"But, is it good?"
That's what I asked one of my wine reps recently. And it's a question that's probably been circulating in many others' heads lately. In recent years, we've seen certain words pop up in the wine world more and more: biodynamic , natural , and organic are the big three. Dig a little deeper and you hear other things like: hand-picked, native yeasts, sustainable farming, no added sugars, no added sulfites, grower Champagne . It's a lot to think about as a customer, and if you're a wine-buyer it's a lot of pressure as well.
Can you put philosophy in a glass? This is something I often talk about with my boyfriend, who is also a wine buyer. We think you can… as long as it tastes good. Think about it, would you rather buy your juice from someone who spends all day in his own vineyard, tending to every vine, and wanting the grapes to speak for themselves? Or do you want to buy juice from someone who buys grapes from someone else and pays yet another person to print out a recipe of which yeasts to use to make your wine taste, look, or feel a certain way… affected ?
My perspective may differ from yours. See, I manage a restaurant that hangs its whole future on this philosophy. Come eat at The Tasting Room . There is absolutely nothing on our menu that we don't know exactly where and, more importantly for us, whom it comes from. We know how Tim from Eckerton Farms cares for his heirloom tomatoes and lettuces. We know how passionate Anne from Saxelby Cheese is about her dairy farms. We trust that John from Counter Culture Coffee is always going to bring us the best, which can mean we don’t always have decaf.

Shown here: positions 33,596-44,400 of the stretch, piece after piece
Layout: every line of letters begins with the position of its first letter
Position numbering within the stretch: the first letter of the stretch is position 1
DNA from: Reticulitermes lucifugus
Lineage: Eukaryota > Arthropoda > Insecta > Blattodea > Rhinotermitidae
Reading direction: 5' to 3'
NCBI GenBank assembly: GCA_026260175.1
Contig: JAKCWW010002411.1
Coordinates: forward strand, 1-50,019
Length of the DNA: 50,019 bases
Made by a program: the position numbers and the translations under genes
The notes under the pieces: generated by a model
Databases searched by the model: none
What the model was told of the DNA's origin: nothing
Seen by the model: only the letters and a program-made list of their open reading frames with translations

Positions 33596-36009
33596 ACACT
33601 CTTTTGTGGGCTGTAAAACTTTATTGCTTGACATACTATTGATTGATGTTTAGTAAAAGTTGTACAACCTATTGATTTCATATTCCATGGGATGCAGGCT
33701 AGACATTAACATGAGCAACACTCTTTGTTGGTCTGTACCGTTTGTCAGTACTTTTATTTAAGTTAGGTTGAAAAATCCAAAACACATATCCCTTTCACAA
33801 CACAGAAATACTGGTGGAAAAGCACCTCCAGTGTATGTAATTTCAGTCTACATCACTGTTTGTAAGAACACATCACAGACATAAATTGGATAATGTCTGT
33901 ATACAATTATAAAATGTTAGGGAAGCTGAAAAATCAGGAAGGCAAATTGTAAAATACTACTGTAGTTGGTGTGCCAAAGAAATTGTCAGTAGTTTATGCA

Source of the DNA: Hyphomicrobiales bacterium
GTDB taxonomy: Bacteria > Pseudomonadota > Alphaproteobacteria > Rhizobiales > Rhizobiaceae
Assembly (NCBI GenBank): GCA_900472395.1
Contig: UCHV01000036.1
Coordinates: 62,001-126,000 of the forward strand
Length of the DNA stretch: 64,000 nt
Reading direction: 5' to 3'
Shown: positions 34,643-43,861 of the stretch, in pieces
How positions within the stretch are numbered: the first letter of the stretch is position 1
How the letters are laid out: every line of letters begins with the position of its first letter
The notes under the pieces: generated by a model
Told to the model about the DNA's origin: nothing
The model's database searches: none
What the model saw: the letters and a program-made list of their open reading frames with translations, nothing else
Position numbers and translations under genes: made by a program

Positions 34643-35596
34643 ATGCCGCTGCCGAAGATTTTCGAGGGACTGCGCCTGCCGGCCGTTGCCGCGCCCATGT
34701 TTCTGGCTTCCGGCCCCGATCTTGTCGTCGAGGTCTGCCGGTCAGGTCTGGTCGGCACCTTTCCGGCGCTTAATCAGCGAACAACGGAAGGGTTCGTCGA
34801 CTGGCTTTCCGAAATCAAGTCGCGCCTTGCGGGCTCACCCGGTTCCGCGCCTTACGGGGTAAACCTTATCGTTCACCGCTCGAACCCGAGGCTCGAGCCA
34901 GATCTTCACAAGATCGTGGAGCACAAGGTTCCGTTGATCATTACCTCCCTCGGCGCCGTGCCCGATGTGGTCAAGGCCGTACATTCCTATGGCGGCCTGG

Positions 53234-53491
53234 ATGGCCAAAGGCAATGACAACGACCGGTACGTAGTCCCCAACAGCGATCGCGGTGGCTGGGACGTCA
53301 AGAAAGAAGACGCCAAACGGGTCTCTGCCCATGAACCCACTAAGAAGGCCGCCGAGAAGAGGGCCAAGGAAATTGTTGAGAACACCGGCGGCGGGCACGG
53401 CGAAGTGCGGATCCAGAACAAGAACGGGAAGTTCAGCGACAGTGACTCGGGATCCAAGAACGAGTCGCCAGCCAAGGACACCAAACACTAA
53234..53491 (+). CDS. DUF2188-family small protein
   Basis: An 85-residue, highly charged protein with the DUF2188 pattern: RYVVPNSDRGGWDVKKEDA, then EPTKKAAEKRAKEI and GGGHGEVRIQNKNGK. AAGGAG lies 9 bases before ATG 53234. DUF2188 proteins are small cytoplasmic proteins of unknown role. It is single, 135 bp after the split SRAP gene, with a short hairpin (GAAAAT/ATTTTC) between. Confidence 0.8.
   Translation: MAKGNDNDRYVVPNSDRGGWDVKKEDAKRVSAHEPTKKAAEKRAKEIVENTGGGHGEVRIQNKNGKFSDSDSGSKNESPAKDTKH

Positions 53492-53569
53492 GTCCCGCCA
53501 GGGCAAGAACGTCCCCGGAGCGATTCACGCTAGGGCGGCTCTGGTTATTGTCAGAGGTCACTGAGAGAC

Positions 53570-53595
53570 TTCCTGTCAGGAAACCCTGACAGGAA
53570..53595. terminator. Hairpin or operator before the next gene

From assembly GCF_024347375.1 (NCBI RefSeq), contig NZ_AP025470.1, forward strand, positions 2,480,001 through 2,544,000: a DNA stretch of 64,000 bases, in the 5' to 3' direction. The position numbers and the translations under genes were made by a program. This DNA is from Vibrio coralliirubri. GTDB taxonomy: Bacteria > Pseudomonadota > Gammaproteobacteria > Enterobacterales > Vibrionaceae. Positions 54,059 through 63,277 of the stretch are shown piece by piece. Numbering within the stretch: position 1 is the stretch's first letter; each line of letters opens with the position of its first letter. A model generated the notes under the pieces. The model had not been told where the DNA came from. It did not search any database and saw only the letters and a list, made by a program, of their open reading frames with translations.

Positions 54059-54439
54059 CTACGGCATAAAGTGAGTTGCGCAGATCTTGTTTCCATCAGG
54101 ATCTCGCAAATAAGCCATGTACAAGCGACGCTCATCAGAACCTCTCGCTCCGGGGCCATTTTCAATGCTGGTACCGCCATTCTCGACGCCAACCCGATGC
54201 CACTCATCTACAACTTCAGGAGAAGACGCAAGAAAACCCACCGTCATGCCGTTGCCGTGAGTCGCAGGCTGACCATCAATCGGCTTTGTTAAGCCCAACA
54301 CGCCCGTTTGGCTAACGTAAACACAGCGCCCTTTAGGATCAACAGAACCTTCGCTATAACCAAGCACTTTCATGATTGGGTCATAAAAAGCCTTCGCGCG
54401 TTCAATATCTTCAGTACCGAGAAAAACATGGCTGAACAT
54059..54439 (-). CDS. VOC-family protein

And so it would stand to reason that our wine list is also reflective of this belief. We may not always tell you; we don’t want to preach about biodynamic or organic. But we believe in it. Instead, we may tell you a funnier story about Abe Schoener from Scholium Project crushing grapes with his own feet for his "Iseult" Syrah or hand picking only the obscure white grapes off of merlot clusters to make a limited edition wine. But if you're that person who dared ask about our Savennieres , we might tell you how nutty Nicolas Joly and his daughter Virginie are about biodynamic principles and farming and how absolutely delicious the resulting wine is.
At the end of the day, if it isn't good, I'm not going to buy it. Nor would I serve it to you. But I do believe that if it was good enough for farmers thousands of years ago, it's good enough for us today. I would rather buy wine from winemakers who have strict beliefs in what they are producing because of just that… they believe and stand for something.
And I believe you can tell, or rather taste , the difference.
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